Social Distancing Spins – Days 15-17

By Joel Francis

The weekend weather was way too nice to be inside playing records. Here’s what I listened to when I wasn’t enjoying nature.

Fucked Up – Dose Your Dreams (2018) Toronto’s finest sextet have always been incredible musicians, but sometimes their subtlety and talent gets lost behind frontman Damian Abraham’s blowtorch of a voice. Here, on their fifth album, Abraham pulls back a little and the rest of the band flexes their muscles. I guess the story on Dose Your Dreams is a continuation of their 2011 masterpiece David Comes to Life. I have listened to David Comes to Life countless times and have only and elementary understanding of its story. The narrative on Dose Your Dreams is lost on me. So forget about that. Check out the rare mashup of hardcore punk and jazz saxophone at the end of “Raise Your Voice Joyce” (dig the synthesizer on the track, too). The title track is straight-up indie rock, while “Two I’s Closed” sounds like it could be the Dirty Projectors. If this sounds like the band leaving punk and throwing everything at the wall, fear not. The songs are still here, just not in the way you might expect.

Dose Your Dreams is the sound of Fucked Up spreading their wings. It will be interesting to see where they go from here.

Joe Callicot – Ain’t A Gonna Lie to You (2003) Don’t feel bad if you aren’t familiar with Mississippi Joe Callicot – I wasn’t either. Cruising the liner notes and the web, I found out that the dozen songs here were recorded in 1967, two years before his death. I could recite a few other facts but all you really need to know is that Callicot is an acoustic blues picker in the vein of fellow Mississippian John Hurt. Callicot’s voice isn’t as molasses-smooth as Hurt’s, but if you like the relaxed style of one, you’ll enjoy the other. These times are anxious enough. Put this on and unwind.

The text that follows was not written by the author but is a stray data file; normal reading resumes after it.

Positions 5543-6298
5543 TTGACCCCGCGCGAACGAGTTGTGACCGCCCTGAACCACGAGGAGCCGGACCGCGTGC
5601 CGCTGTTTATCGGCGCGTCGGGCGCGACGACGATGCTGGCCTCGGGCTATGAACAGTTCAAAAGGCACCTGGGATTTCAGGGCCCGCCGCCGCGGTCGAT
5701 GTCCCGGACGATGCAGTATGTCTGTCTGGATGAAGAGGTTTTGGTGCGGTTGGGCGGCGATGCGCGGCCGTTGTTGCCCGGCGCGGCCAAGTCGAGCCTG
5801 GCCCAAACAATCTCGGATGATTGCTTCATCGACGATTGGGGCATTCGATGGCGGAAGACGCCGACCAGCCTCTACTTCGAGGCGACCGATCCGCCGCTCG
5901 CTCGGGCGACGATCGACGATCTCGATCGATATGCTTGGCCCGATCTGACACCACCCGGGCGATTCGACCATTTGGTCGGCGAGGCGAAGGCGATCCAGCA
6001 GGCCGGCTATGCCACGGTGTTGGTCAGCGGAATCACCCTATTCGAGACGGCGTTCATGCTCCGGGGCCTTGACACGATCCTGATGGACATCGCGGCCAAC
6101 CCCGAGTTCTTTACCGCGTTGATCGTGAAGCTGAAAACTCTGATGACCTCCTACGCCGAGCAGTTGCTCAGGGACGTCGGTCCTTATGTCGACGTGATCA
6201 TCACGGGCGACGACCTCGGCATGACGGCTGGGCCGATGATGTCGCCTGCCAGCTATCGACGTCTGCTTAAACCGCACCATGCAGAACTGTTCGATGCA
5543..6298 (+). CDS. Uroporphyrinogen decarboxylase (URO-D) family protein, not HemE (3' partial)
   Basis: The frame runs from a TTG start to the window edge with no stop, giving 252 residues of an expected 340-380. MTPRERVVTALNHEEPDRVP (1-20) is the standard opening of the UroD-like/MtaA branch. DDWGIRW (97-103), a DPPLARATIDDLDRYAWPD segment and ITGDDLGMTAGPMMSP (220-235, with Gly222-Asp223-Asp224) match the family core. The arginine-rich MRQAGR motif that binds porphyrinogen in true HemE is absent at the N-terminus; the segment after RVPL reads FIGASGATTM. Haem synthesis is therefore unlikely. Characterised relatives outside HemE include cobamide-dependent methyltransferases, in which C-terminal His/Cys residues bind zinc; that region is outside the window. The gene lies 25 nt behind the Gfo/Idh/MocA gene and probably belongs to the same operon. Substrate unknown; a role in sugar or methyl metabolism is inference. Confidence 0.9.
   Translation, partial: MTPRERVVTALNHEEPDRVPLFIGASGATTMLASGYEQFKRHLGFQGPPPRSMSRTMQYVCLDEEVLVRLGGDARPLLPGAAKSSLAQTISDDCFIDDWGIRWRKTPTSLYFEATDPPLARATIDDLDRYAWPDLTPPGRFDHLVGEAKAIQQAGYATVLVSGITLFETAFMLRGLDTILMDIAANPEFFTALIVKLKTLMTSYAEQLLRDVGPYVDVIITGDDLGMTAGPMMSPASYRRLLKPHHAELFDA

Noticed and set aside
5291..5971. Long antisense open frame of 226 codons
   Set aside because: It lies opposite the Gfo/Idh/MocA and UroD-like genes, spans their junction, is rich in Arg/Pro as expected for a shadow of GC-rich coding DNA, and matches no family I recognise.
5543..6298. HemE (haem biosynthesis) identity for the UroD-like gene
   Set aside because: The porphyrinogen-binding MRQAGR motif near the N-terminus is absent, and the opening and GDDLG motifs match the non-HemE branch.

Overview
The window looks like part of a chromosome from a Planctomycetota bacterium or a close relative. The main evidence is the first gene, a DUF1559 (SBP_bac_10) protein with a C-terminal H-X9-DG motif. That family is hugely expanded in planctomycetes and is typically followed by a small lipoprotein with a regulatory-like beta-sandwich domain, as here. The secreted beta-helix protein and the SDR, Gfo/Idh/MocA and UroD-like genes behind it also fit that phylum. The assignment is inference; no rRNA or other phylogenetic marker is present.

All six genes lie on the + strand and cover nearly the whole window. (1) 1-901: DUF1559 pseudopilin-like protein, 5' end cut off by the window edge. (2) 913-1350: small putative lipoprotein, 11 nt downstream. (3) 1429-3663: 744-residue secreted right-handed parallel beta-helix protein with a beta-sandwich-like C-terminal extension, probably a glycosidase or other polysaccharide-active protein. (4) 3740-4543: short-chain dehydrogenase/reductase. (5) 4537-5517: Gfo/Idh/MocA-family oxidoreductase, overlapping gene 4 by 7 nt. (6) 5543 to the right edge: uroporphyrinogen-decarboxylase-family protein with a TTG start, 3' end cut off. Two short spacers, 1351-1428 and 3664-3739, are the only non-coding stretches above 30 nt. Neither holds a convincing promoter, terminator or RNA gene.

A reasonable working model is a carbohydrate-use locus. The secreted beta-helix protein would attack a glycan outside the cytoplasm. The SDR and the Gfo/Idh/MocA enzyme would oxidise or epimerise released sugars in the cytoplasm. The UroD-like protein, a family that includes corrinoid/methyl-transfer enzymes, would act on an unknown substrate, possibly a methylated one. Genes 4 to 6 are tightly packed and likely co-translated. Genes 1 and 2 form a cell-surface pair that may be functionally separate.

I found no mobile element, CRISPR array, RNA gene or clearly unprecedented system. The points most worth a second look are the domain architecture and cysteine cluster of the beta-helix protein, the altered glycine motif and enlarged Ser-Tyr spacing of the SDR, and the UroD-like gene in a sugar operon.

Blondie – Eat to the Beat (1979) In her autobiography, Debbie Harry describes Blondie as a nonstop circus of recording, tours and musicians. In the six year (and six album) blur between playing shows at CBGB and headlining arenas before breaking up, Harry has a point. Still, it would be nice if she slowed down to let fans savor the journey a little bit more. Blondie’s fourth album opens with the fantastic “Dreaming,” still a concert staple.  We also get the new wave dance classic “Atomic” and cinematic “Union City Blue.” Eat to the Beat is the only Blondie album I own, but every time I play it I’m reminded I need to seek out a couple more.

Billie Holiday – Lady in Satin (1958) As the final album released during Billie Holiday’s brief life, it’s hard not to listen to this album and not think about her tragic story and play the what-if game. Her ragged voice here is another constant reminder of her hard life. As an inspired artist, Holiday is able to use her ragged state to her advantage. The raw tension she infuses into every performance adds another dimension to songs like “Glad to Be Unhappy” and “You’ve Changed.” I also thought about this article and how racists in power conspired to make Holiday’s life even more difficult. I know it sounds fantastic, but just check out the reporting and get back to me. Rest in peace, Lady Day.

Stevie Wonder – Music of My Mind (1972) Stevie Wonder’s incredible run of classic albums usually begins with Talking Book, but the people who start there are missing the two great records that came before that landmark. Music of My Mind came out just six months before Book and lays the groundwork for all of the latter’s achievements. The synthesizers and clavinets that came to define Wonder’s sound are trotted out for the first time here. Music of My Mind is also the first album where Wonder plays most of the instruments himself. (Sayonara Funk Brothers.) The first side starts strong with the upbeat “Love Having You Around.” “Superwoman” is a reworking of a song from Wonder’s previous album. Its great in both forms. “I Love Every Little Thing About You” would fit fine on a playlist of Wonder love songs, right between “All I Do” and “As.” The second side is good as solid as well. Consider this a warm-up for Talking Book and jump in. It’s all there – almost.